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Divorce When Both Parties Have a Business

Divorce When Both Parties Have a Business

Fighting through marriage trouble can be incredibly tricky, but a divorce is often the best option to ensure that you can live your separate lives happily and also ensure that your kids are given the best future possible. However, things can start to get complicated in divorce law especially when both parties have a business. In most cases, a business’s assets will be split between both partners when the divorce happens, but separating and calculating these finances is incredibly difficult for several different reasons.

Why is calculating the split so difficult?

It’s not just a case of giving half of the shares to each partner. There are many variables to take into consideration such as:

Do both partners have equal involvement in the business?
Does your spouse have absolutely no knowledge of the business and its assets?
Was the business inherited in the past?
Did both partners start the business as a joint venture?
How much has the business grown since the separation?
Has the business declined with the separation?
Could factors caused by a partner directly influence the growth or decline of a business?

Because of all these different factors, it’s not easy to immediately tell what happens to a business during marriage trouble between a couple. A divorce is a complicated separation and it takes a lot of careful calculations if you want to factor in everything. As a result, you’re going to need a dedicated team of legal professionals to help you ensure that the valuation process goes smoothly and accurately.

Valuation of the business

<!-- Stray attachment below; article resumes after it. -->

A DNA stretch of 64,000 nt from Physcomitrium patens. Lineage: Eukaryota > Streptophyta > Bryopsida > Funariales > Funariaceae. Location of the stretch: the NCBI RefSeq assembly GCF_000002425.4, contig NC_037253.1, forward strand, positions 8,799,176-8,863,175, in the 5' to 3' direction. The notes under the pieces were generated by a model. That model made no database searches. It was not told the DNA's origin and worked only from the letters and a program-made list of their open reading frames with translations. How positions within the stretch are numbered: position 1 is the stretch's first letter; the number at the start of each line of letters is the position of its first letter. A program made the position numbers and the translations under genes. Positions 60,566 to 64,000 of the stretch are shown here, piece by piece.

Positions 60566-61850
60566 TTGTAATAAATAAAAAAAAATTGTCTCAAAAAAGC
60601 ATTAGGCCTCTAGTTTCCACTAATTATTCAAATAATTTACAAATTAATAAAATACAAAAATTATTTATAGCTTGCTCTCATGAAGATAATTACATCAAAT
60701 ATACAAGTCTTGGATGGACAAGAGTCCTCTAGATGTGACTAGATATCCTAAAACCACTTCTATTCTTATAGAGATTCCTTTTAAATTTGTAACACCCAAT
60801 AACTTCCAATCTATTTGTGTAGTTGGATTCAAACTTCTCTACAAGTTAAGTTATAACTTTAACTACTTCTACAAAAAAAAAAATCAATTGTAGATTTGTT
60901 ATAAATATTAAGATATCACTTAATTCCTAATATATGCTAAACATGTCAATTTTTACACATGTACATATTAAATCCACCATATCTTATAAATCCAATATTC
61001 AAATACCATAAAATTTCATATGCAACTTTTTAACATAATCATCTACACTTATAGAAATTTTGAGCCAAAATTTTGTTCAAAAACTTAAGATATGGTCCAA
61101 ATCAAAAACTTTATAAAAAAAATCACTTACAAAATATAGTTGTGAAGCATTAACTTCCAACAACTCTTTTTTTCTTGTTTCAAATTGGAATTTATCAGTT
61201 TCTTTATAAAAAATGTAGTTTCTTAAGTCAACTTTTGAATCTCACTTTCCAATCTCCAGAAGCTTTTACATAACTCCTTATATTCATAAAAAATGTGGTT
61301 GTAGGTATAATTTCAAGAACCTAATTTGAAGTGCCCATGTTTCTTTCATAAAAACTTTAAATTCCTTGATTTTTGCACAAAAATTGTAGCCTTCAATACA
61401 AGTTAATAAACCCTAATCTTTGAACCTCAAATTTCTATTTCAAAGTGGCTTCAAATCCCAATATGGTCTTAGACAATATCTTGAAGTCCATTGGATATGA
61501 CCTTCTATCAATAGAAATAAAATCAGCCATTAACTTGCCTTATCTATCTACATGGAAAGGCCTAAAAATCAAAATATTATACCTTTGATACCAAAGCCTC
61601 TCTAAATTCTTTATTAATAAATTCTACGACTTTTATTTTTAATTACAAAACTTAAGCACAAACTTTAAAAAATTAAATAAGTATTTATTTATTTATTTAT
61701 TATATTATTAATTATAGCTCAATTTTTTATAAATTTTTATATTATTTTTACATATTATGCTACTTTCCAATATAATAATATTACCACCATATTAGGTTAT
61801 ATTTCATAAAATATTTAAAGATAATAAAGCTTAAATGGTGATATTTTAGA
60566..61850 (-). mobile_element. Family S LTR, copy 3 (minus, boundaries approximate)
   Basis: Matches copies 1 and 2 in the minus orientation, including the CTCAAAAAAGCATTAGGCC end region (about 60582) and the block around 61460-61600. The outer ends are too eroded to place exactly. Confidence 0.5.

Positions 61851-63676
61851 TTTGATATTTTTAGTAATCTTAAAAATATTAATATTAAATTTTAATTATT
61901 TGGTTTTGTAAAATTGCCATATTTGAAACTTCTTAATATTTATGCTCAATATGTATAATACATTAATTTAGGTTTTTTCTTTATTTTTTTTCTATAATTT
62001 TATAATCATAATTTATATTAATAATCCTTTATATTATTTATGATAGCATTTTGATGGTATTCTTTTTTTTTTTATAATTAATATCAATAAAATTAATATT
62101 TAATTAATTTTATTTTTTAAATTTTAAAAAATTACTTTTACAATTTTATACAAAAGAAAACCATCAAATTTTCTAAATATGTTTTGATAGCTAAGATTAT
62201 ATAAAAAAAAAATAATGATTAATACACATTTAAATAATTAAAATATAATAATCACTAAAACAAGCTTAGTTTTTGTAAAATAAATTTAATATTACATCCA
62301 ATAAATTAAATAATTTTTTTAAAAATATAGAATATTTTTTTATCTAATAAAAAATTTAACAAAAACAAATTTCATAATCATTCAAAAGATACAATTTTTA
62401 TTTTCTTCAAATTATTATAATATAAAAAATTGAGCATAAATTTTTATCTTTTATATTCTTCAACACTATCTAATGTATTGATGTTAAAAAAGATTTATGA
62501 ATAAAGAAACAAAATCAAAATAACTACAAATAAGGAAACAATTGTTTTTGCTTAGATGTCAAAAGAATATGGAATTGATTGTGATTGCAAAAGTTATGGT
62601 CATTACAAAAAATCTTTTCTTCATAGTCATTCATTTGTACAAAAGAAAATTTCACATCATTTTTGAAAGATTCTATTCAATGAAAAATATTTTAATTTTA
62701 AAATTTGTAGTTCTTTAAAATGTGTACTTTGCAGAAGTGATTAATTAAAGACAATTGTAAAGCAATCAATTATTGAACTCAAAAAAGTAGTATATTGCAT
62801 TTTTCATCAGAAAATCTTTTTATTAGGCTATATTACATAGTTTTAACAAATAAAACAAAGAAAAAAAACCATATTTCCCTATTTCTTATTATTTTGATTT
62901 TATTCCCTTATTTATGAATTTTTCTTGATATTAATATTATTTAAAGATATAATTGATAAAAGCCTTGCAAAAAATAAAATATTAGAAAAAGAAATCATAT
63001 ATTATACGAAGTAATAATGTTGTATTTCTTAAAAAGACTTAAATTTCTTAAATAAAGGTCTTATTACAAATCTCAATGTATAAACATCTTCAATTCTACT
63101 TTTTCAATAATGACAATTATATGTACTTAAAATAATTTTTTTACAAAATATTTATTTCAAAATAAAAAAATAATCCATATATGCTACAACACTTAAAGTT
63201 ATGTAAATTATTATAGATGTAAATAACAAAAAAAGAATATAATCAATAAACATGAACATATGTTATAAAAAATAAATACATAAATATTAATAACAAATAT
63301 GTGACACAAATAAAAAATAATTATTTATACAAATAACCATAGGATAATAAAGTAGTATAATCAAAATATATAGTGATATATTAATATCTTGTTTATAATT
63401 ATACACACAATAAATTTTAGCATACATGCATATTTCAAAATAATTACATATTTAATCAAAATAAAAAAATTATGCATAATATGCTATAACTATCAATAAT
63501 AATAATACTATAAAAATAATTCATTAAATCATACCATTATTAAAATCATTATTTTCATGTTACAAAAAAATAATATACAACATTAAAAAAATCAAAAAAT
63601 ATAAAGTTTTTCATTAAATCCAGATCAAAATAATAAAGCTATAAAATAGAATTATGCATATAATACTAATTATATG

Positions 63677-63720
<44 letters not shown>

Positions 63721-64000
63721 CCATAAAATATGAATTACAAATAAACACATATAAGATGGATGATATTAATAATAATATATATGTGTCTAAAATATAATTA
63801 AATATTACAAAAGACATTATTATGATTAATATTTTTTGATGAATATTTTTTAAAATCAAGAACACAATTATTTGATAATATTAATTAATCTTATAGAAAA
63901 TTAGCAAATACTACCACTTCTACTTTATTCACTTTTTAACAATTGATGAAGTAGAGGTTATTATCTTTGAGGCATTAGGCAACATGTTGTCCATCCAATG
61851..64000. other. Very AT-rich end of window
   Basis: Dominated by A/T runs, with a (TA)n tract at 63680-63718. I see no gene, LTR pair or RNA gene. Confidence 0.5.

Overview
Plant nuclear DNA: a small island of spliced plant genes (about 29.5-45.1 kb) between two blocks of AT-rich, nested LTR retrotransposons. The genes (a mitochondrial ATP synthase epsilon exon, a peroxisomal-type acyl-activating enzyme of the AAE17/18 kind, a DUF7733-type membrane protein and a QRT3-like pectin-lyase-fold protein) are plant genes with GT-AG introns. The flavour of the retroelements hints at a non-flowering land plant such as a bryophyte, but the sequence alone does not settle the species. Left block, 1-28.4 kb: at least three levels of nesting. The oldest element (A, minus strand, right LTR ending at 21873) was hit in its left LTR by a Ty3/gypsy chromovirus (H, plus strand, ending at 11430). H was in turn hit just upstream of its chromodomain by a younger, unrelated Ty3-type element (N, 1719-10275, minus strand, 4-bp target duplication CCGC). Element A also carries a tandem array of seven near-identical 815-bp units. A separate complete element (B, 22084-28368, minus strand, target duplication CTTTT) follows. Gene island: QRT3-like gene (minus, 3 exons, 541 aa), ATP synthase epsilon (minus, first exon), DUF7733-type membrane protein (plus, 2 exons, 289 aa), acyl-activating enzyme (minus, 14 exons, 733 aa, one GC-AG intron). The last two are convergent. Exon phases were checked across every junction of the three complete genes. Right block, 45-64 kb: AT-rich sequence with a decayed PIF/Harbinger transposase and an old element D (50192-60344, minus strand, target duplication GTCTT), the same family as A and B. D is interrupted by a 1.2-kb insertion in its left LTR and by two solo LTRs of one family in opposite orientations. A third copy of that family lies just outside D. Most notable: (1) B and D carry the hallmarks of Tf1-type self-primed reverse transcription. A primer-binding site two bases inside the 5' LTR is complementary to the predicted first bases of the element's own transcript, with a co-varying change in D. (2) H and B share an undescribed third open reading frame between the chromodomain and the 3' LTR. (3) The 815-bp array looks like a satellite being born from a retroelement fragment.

The most important step is to value each business fairly. This often means calculating the appropriate value that a buyer would be willing to pay on the open market. This itself can depend on the type of business. For example, calculating net assets is usually suitable for investment businesses, while earnings are used for trading businesses. Valuation of individual shareholdings is also another method, and historical performance is often taken into consideration as well.

There are many different ways to value a business, but this doesn’t necessarily mean that the business will be sold and the money split between both parties. While a court can force you to sell the business, it’s extremely rare for this to happen and often seen as a last resort to resolve a case. Other variables include loans that the business owner has taken out or any taxes that have yet to be paid, as every single penny will be taken into consideration to ensure a fair divorce procedure

Final words

As you can see, it’s almost impossible to make suggestions on a topic so complicated and involved. However, if you are in the Bergen County, New Jersey, North Jersey or Paramus areas and you’re in need of a professional lawyer to help you with your divorce proceedings, don’t hesitate to get in touch with us and we’d be happy to explain the process in greater detail or answer any questions and concerns that you may have.
 

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